Who Supports Medicaid Expansion in Texas?
The list below is compiled and regularly updated by Progress Texas,
in consultation with Texas Well & Healthy.
www.progresstexas.org www.texaswellandhealthy.org
Chambers of Commerce (9) SOURCE
Arlington Chamber of Commerce http://bit.ly/UKpocC
Bryan/College Station Chamber of Commerce http://bit.ly/UQYlfQ
Dallas Chamber of Commerce http://bit.ly/XqFcxQ
El Paso Chamber of Commerce http://bit.ly/12USuKc
Fredericksburg Chamber of Commerce http://bit.ly/Zw0HDB
Greater Austin Hispanic Business
Chamber of Commerce
Oak Cliff Chamber of Commerce http://bit.ly/XPKt17
Rio Grande Valley Hispanic Chamber http://bit.ly/15dkUgP
San Antonio Chamber of Commerce http://bit.ly/ZlVpXh
City & County Government (6) SOURCE
Bexar County Commissioners’ Court http://bit.ly/ZBvlaQ
Dallas County Commissioners’ Court http://bit.ly/YfGQ8C
El Paso County Commissioners’ Court http://bit.ly/13tpXqs
Hidalgo County Commissioners’ Court http://bit.ly/YymYcW
Travis County Commissioners’ Court http://bit.ly/VzXoYq
Austin City Council http://bit.ly/YGnfN3
Waco City Council http://bit.ly/UOZxAk
Organizations (40) SOURCE
Austin Health Care for All Texas http://bit.ly/15dkUgP
Austin Interfaith http://bit.ly/WefwnJ
City Square http://bit.ly/15dkUgP
Gateway to Care http://bit.ly/15dkUgP
Greater Houston One Voice http://bit.ly/Xp2Wp2
Epiphany Community Health Outreach Services http://bit.ly/15dkUgP
Harris County Healthcare Alliance http://bit.ly/XEr8CM
Harris Health System http://bit.ly/13qSZHv
Hope Family Health Center http://bit.ly/15dkUgP
Industrial Areas Foundation (IAF) http://bit.ly/WXCNgb
Legacy Community Health Services http://bit.ly/15dkUgP
Memorial Hermann http://bit.ly/W7nnc6
Mental Health America of Texas http://bit.ly/YqBh3b
National Association of Social Workers (TX) http://bit.ly/15dkUgP
One Voice Central Texas http://bit.ly/UYJakI
The Perryman Group http://bit.ly/XtgOf2
Progress Texas www.ProgressTexas.org
Proyecto Azteca http://bit.ly/15dkUgP
Rio Grande Valley Equal Voice Network http://bit.ly/XuU7do
Teaching Hospitals of Texas http://bit.ly/XtnHwT
Texas Well & Healthy www.texaswellandhealthy.org
ADAPT of Texas* http://adaptoftexas.org/
Alamo Breast Cancer Foundation* http://www.alamobreastcancer.org/
Behavioral Health Alliance of Texas* http://bha-texas.org/
Center for Public Policy Priorities* http://www.cppp.org
Children’s Defense Fund – Texas* http://www.cdftexas.org/
Consumers Union, SW Regional Office* http://www.consumersunion.org/
Dallas Area Interfaith* http://www.dallasareainterfaith.com
Disability Rights Texas* http://www.disabilityrightstx.org
Easter Seals Central Texas* http://centraltx.easterseals.com
La Fe Policy Research and Education Center* http://www.lafepolicycenter.org
La Union del Pueblo Entero (LUPE)* http://www.lupenet.org
Methodist Healthcare Ministries* http://www.mhm.org
National MS Society – Lone Star* http://www.nationalmssociety.org/txh/home
Texans Care for Children* http://texanscareforchildren.org/
Texas AFL-CIO* http://www.texasaflcio.org
Texas Impact* http://texasimpact.org/
Texas Organizing Project* http://www.organizetexas.org
Texas Pediatric Society* https://txpeds.org
Texas Political Interest Research Group* http://www.texpirg.org
*Cover Texas Now is a coalition of consumer and Faith-based organizations that, as part of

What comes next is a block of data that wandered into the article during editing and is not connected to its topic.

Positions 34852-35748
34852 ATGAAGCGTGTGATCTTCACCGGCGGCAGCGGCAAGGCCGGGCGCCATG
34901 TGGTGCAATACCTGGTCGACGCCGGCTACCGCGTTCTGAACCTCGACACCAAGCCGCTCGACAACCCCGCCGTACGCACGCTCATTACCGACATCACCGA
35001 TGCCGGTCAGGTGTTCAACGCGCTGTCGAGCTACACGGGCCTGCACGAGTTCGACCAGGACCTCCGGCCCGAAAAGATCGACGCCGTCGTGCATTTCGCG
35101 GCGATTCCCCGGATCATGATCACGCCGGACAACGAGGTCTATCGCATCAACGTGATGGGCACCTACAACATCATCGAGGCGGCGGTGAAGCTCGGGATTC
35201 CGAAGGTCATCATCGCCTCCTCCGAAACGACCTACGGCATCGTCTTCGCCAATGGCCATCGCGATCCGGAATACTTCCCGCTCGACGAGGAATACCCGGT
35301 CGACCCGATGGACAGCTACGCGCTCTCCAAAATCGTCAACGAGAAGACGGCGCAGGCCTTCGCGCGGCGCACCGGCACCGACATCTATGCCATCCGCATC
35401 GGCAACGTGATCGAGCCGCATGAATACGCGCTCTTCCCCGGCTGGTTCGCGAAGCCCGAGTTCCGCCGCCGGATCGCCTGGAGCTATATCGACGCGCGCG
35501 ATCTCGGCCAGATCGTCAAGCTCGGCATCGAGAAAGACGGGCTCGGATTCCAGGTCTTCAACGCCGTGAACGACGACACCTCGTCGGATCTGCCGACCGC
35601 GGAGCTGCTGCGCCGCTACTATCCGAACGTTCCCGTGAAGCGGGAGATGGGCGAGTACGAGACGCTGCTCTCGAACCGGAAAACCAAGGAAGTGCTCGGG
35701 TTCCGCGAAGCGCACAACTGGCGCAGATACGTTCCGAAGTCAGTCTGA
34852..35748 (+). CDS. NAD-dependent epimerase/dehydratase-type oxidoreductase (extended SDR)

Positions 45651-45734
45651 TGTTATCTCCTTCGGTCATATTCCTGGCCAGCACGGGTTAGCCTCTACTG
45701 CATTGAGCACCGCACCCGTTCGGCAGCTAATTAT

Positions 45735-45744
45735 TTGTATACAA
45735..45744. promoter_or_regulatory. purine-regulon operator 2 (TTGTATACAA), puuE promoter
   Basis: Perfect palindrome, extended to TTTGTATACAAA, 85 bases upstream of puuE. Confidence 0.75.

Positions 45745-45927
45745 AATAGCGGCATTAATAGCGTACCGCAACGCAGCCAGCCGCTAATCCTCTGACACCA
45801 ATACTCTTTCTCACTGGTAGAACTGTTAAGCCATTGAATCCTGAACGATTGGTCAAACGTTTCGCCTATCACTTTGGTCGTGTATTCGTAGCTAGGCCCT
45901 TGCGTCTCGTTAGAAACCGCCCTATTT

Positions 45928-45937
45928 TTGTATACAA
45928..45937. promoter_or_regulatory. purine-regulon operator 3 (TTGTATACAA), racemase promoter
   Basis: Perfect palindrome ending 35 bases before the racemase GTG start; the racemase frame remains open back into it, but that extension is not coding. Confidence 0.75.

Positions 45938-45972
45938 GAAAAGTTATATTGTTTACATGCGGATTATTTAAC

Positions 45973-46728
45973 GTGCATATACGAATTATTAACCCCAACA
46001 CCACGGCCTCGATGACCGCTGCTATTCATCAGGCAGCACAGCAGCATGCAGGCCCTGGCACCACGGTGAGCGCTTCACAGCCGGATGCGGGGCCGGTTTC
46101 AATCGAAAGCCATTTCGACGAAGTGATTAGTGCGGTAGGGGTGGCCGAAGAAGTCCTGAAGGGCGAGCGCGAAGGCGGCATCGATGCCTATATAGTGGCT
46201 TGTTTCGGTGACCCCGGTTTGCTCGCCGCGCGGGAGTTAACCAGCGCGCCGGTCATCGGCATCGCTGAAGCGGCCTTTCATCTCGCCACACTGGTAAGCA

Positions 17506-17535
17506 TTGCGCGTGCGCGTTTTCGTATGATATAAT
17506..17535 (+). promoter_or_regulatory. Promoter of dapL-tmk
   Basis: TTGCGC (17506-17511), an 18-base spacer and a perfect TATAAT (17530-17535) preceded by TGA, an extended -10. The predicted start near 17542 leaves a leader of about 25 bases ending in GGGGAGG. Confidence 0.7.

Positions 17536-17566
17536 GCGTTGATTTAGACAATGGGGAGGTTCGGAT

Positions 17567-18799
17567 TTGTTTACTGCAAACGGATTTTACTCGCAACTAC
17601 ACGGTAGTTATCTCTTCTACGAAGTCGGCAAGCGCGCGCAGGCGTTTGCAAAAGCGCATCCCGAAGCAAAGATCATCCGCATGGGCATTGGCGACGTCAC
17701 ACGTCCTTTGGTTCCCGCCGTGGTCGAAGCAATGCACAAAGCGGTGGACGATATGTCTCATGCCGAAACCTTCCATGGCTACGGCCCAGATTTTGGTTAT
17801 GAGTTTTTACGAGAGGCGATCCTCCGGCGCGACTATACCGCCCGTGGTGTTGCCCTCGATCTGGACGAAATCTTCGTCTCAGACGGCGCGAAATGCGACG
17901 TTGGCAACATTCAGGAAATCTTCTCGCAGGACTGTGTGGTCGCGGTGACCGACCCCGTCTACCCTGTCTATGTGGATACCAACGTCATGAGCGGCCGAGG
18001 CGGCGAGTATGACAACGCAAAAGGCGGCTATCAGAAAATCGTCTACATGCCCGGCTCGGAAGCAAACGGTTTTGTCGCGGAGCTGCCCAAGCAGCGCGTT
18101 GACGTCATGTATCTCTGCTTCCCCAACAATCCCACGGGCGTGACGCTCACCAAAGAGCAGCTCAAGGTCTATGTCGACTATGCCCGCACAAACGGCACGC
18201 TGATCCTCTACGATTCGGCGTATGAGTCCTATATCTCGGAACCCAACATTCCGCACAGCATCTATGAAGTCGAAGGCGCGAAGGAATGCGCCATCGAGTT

their work to expand health care coverage in Texas, has endorsed Medicaid expansion.
Cover Texas Now Legislative Agenda http://bit.ly/WXyd1c
Limited/Qualified Support (3) Source
Fort Worth Chamber of Commerce http://bit.ly/15dkUgP
Texas Medical Association http://bit.ly/WeD0id
Texas Hospital Association http://bit.ly/158tn4P

Farrar Responds to Judge Emmett’s Support of Medicaid Expansion


click to enlarge






It’s Time for Texas to Support Medicaid Expansion

Texas Republican leaders have been quite vocal in opposing any expansion of Medicaid. Much talk from Republicans as a means of attempting to soften on Latinos has centered on immigration, but health care is as much a Latino issue as immigration reform; if anything, it is quite vital to the community.

According to the Texas Medical Association, there are 6.3 million uninsured Texans, including 1.2 million children. Of those, groups with a high likelihood of being uninsured are:  Poverty-stricken families; Hispanics; and young adults. And almost 40% of Hispanics live uninsured. And non-citizens have an even higher likelihood of being uninsured; in fact, 30% of the uninsured in Texas are non-citizens.

When one looks at cities around the state, the numbers become quite real:  Houston – 30%; Laredo – 36%; Dallas – 33%; McAllen – 32%; El Paso – 28%, the list goes on. Just 35 counties of the 254 in Texas account for 80% of the uninsured.

So, why are Texas Republicans against the uninsured? Expanding Medicaid will help over a million uninsured Texans. Billions of Federal dollars will be returned to Texas within a few years, and billions more in a ten-year period. Federal dollars means jobs–for doctors, nurses, other medical staff, and businesses who work in the field.

Republican Governors in New Mexico, Nevada, North Dakota, Ohio, and Michigan now support expanding Medicaid. They have recognized the crisis, as well as the benefits of receiving Federal dollars that their taxpayers have invested. Public opinion and the opinion of Texas businesses are on the side of Medicaid expansion. It’s just the right thing to do to ensure more Texans have access to medical care, rather than only emergency room care that ends up being more costly and a less efficient use of resources.

One way or another, the taxpayers will foot the bill while Texas plays catch-up at becoming a healthier state. But when a responsible approach is available through Medicaid, then Texas should do the responsible thing.

My friends at Progress Texas are currently promoting an online petition in support of the Medicaid expansion. I’m asking you to sign the petition and support Texas doing the right thing.

DosCentavos will be doing more writing on health care and elder care in Texas. When it comes to health care, Texas is in crisis mode and Texans must come together, put politics aside, and do what is right. And when it comes to Elder Care, there’s no doubt that the lives of many of our viejitos and viejitas are at stake with decisions being made in Austin and Washington, D.C.

Sign the petition. Please.

Texans may also participate in Texas Medicaid Matters! Advocacy Day at the State Capitol on March 5, 2013. (Thanks to our friends at Texas Well and Healthy).

We are mobilizing to:

1)     Protect Medicaid for children and other vulnerable Texans.

2)     Extend Medicaid to low-income adults who qualify for it under the Affordable Care Act.

Get a schedule of events in PDF format here. DosCentavos will be blogging more about this advocacy day, too.